Break a Leg
It's the end of another performance at the Harlequin Theatre and Edwin Blackgaard has bigger problems than the pathetic number of people who turned out for the show. They're in financial trouble as usual and their array of "public events" (free performances in the park, at the Harlequin) hasn't motivated the citizens of Odyssey to embrace their theater. Shakespeare has a sure-fire plan-a bike race for the youth of Odyssey. Edwin dismisses the idea as terribly unprofessional, but is persuaded when only one person attends his next show. Weeks later, Shakespeare is trying to balance his schedule of busily preparing for the race and waiting on Edwin hand and foot. The two of them leave to get the registration forms for the race and to correct a poster of the race (Edwin's picture isn't big enough).
Meanwhile, on the other side of town, a school day has ended. Alex Jefferson tells his cousin Cal Jordan about a bike race in McAlister Park this coming Saturday. Cal is excited because he doesn't like his bike. Alex challenges Cal to a preliminary race and the two of them take off across town. Meanwhile, Shakespeare and Edwin are approaching Mr. Gantry's Printing. Just as they round the corner, Cal turns onto the sidewalk for a shortcut. Then he sees Shakespeare ahead! He can't stop! There is a grueling crash as the two of them collide.
Later at the hospital, a doctor tells Shakespeare he'll have to be on crutches for six weeks. Edwin is panic-stricken; he had expected Shakespeare to do all the work for the bike race. Back at the Harlequin, Edwin tries to do things for himself-make tea, mop the floor, even call local radio stations, but the results are nothing short of painful. Cal arrives at the Theater to apologize to Shakespeare, but Edwin puts him to work showing him how to use a stopwatch and asking if he's any good with microwave ovens.
The day of the race arrives. Cryin' Bryan Dern is sarcastically announcing the proceedings as Edwin haltingly conducts the throngs of kids through signing their registration slips. Cal is there to cheer for Alex, but he's still very disappointed about his bike. Finally, the race begins, but Dern cuts to a station break. We're back and the race is almost over. Alex narrowly beats David Straussberg for the prize! When Cal comes over to "congratulate" him, Alex says he has a problem - he has two bikes now. Then he sees the solution-Cal can have his old bike! Cal is shocked, but thanks Alex for the gift.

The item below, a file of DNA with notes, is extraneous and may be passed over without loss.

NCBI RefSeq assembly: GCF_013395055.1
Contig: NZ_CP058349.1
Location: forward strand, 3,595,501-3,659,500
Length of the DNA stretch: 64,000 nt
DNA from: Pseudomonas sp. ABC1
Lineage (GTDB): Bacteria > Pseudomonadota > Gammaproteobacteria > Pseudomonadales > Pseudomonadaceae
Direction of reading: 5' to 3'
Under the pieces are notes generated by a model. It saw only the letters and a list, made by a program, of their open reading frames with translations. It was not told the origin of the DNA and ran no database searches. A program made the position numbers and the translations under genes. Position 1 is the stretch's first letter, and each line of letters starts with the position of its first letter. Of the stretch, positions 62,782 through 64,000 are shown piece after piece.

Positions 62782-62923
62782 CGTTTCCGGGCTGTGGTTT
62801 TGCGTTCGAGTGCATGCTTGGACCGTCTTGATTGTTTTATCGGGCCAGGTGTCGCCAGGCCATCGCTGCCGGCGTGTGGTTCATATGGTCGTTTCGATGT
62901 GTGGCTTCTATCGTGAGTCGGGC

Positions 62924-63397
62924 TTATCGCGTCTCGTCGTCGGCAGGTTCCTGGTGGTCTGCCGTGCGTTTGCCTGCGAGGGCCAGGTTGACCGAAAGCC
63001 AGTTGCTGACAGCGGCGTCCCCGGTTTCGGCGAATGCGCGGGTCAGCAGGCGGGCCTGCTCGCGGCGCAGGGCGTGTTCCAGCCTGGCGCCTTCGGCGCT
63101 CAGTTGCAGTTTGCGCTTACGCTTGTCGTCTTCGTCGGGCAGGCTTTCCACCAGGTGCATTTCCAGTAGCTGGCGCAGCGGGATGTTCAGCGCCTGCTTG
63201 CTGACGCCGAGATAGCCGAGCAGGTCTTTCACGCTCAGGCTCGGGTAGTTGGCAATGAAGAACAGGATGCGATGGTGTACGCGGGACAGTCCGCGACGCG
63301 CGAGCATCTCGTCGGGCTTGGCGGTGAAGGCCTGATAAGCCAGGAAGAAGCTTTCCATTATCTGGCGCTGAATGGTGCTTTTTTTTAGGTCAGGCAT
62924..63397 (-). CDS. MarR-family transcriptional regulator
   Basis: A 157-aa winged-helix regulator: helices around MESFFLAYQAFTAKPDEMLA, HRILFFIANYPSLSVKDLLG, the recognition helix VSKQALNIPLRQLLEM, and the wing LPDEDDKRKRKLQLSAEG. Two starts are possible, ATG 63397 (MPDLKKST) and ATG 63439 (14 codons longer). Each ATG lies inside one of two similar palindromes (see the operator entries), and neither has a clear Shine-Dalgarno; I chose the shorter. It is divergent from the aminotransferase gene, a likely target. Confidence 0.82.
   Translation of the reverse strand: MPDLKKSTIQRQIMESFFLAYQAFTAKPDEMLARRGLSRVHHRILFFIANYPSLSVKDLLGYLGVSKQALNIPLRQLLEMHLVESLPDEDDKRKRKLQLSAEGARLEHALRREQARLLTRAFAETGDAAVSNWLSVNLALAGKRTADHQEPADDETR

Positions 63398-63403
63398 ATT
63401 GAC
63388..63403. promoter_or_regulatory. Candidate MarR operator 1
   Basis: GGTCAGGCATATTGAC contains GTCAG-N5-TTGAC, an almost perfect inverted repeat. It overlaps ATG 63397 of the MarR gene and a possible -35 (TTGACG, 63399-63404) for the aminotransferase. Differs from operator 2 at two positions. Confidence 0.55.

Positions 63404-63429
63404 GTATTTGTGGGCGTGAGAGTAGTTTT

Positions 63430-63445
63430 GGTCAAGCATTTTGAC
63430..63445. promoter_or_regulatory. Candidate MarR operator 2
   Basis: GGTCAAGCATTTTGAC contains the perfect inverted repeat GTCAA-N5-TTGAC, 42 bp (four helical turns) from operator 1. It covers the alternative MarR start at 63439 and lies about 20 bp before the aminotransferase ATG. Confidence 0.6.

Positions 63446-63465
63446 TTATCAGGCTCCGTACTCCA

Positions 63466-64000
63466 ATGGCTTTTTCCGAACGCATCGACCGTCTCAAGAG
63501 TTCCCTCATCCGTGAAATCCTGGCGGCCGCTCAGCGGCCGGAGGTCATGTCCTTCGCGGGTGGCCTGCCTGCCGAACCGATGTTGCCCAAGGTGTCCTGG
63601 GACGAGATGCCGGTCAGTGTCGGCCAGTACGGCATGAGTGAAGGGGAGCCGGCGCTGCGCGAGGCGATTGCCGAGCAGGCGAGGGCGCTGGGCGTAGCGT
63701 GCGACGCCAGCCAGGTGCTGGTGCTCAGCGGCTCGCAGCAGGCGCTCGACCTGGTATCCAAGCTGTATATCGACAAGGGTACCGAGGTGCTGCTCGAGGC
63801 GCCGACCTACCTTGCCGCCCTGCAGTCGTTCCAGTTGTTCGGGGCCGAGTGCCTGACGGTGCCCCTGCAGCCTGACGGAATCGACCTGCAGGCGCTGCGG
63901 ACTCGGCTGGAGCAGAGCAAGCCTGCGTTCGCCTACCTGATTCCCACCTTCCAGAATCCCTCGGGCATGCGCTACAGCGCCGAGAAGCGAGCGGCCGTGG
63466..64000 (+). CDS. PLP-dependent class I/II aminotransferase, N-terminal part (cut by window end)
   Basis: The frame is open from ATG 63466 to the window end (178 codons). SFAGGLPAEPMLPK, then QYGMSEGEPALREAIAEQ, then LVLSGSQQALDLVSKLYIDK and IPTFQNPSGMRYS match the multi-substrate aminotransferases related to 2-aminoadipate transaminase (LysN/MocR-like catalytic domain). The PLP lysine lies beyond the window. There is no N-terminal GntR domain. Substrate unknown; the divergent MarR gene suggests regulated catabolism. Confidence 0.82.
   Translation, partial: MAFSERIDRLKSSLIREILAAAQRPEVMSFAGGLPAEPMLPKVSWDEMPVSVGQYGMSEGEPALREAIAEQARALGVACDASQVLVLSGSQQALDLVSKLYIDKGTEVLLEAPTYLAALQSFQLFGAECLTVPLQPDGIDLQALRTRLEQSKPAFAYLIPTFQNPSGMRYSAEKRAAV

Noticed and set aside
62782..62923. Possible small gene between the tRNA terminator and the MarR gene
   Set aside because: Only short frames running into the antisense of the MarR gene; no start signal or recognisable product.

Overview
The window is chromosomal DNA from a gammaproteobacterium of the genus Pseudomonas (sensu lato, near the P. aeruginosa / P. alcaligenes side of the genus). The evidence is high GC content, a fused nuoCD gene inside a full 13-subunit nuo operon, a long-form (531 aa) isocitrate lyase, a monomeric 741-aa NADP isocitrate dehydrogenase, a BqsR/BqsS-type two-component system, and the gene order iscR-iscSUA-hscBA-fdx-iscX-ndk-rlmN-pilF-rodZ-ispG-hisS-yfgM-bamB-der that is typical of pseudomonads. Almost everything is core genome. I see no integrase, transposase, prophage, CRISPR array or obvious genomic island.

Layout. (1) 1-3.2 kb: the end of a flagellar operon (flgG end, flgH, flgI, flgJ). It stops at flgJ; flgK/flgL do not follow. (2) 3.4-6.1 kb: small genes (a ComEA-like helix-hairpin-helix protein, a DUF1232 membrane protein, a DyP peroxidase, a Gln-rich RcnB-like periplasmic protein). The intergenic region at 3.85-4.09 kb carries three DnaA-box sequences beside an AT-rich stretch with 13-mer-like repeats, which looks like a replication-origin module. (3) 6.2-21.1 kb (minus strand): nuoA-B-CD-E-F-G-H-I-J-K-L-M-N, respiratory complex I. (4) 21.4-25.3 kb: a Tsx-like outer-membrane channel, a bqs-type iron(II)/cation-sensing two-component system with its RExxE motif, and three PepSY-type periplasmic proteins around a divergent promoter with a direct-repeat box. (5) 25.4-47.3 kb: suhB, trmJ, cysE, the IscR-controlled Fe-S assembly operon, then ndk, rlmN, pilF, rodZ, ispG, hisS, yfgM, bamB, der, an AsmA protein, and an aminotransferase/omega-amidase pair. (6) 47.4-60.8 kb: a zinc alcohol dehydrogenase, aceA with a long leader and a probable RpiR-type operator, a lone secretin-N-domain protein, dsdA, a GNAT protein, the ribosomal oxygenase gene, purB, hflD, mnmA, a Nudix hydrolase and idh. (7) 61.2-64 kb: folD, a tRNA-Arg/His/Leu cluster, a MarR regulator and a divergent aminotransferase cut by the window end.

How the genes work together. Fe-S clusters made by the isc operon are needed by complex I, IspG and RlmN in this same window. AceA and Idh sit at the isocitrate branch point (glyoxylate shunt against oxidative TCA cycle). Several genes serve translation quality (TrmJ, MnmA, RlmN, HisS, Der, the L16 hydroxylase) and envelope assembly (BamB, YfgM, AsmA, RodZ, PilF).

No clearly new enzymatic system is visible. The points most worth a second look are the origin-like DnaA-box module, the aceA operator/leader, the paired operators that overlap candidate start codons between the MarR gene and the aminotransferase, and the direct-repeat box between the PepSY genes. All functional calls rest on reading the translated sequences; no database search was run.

Hours later, Edwin arrives back at the Theater and presents Shakespeare with a gift - a nameplate for vice-president! Shakespeare is amazed, but Edwin tells him there is one condition-he must get better soon!
- Why did Cal want to win the race so much?
- Why was the race important to Edwin?
- Edwin said that without Shakespeare, he felt like he'd lost his right hand. What do you think he meant?
- It's important to appreciate everything you have. Can you think of anything that God has given you that you haven't been thankful for?
- How can you start appreciating it?
|Edwin Blackgaard||Earl Boen|
|Walter Shakespeare||Corey Burton|
|Bryan Dern||Corey Burton|
|Dr. Franklin||Corey Burton|
|Cal Jordan||Adam Pavlakovich|
|Alex Jefferson||Travis Tedford|
- VERSION DIFFERENCE: Five minutes were cut from the broadcast version of this show that were put back in for the album. These included a scene where Edwin tried his best to make some tea (and caused a major mess in the kitchen) and a scene where Edwin brought tea up to a resting Shakespeare. The opening two scenes between Edwin and Shakespeare were also extended.
- The lines Edwin performs in the opening scene come from Othello.
- When Bart calls Edwin you can hear part of The Merchant of Odyssey playing as Bart talks on the phone.
QuotesEdwin: I'll...call a cab. ...Precisely how do you call a cab, Shakespeare?
Shakespeare: With a phone, sir.
Shakespeare: Perhaps if we promote the theater in more innovative ways, people will come to our productions.
Edwin: Innovative? Say you're not thinking about those tacky little pins with our names printed along the edge or a pot holder with my face on it. I have no desire to have hot pans pressed against my face, Shakespeare!
Edwin: Go on, go on! Read what's on it!
Shakespeare: Made in Taiwan.
Edwin: The other side.
Edwin Blackgaard: I found myself doing "to be or not to be" in rap!
Walter Shakespeare: It...drew a crowd, sir.
Edwin Blackgaard: Only because I threw out my back doing the hand gestures!
Edwin Blackgaard: I'd have to have my brain replaced with a broccoli sprout to agree to such a thing!